Daneel is an irc robot. He runs on a few rooms I'm in doing various things for me.
Currently, all daneel does is listen for URLs, fetch summaries for them, and print them out in the room. Suggestions or implementations for commands are welcome.
All you need is
gevent and this repository; daneel uses no other libraries. If you are crazy, you can use:
apt-get install gevent-python
But if you are a python programmer or a sane person, you can install gevent with pip via:
pip install gevent
The bulk of his IRC support is in
girc.py, which is a very small gevent-based IRC library I wrote after irctk kept on failing to reconnect.
girc does not support reconnecting, but it will when daneel starts disconnecting :)
If you want to write your own bot,
bin/daneel-bot.py is a good place to start.
gevent based, daneel still uses callback handlers, as they are a pretty standard way of dealing with the multiplexed, async nature of IRC. Handlers receive a context object which looks like this:
class Context(object): server # current server object channel # channel message was sent to, or None if N/A line # raw line of this message sender # sender of the message, eg. email@example.com type # type of message, eg. PRIVMSG target # target of the message, eg. #channel msg # the message text, eg. "Hello everyone!"
You can use
channel.say() to send a message to the channel, or use
server.say(msg, to) to reply to the sender.
Although gevent will not prevent the readloop from running while your plugins run, the handlers are all run in the same
thread and can block eachother; spawn your own greenthreads if you need to do some networking that might take a while.
While handlers live at the server level, there are some helpers as well:
A wrapper (or decorator) for a function which should only respond to PRIVMSG type messages.
handle_on(handler, type=None, sender=None, target=None, msg=None)
A generic handler wrapper which will filter out messages which do not match all of the established criteria. For instance, you can use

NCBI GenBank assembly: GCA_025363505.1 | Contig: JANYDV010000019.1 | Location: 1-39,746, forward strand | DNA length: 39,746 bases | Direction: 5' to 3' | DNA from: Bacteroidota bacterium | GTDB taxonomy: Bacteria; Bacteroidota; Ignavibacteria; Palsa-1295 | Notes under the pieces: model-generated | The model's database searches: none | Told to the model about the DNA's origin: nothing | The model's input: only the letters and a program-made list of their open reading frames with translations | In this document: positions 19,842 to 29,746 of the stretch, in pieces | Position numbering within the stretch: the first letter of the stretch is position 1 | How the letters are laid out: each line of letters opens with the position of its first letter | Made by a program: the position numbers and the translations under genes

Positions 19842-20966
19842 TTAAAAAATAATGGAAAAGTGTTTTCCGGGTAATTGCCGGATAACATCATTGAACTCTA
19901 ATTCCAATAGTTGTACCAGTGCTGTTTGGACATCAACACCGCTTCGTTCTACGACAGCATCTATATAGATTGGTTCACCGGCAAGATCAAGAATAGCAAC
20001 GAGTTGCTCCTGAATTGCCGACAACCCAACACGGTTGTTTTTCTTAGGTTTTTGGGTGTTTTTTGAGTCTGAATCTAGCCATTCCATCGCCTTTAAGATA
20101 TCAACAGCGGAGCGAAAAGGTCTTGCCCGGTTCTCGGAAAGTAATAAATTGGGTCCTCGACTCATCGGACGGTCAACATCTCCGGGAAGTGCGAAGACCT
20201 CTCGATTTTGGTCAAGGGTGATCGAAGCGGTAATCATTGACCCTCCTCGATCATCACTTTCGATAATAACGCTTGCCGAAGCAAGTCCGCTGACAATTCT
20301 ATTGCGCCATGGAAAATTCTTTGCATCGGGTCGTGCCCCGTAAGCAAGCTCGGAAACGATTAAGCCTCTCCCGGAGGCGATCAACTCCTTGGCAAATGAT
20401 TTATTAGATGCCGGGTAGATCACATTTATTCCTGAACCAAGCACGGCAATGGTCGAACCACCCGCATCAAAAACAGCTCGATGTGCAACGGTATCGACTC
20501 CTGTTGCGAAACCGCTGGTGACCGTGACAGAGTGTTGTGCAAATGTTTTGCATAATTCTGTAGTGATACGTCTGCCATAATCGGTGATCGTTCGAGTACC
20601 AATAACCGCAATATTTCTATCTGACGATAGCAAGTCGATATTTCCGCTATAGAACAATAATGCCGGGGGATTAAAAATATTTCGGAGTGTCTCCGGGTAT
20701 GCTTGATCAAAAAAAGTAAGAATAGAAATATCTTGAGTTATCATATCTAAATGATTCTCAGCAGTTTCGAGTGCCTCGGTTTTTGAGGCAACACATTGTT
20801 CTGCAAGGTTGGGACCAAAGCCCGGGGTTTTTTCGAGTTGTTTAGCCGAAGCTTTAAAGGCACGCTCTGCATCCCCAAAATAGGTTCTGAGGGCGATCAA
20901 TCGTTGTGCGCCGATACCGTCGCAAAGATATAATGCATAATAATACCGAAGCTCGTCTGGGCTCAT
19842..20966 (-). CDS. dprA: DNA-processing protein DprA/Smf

handle_on(handler, type="NOTICE") to have your handler only run on NOTICE functions. The filters can take strings (at which point there is an
in comparison) or callables which receive a string and return a booley value. This means you can also do something like
handle_on(handler, type=lambda x: x != "PRIVMSG") to handle all non-privmsg messages.
A convenience method which is equivalent to
ie. only handle messages that go to this channel.
Sometimes, your bot needs to have a kind of conversation with another user or with the server. There is a simple
abstraction for this called
server.waitfor(...), which creates filters in the same way that
handle_on does. The
server connection step uses
waitfor to connect and identify nicks before attempting to join any channels. It's worth
noting that this will block your thread, so if you need to do this in a handler you should spawn a greenlet to continue
that conversation without blocking other handlers.
- The server object installs its own handler,
server.ping, which takes care of IRC's PING/PONG.
- Nearly any type of error will currently crash the bot, including disconnections.
timeoutparam for servers is not used, but should be used in the future by the ping handler to initiate a dc/rc sequence if it is exceeded.
- The entire bot code is currently only around ~200loc and can easily be read and understood by anyone who knows python, though reasoning about what might block and what won't can be more difficult.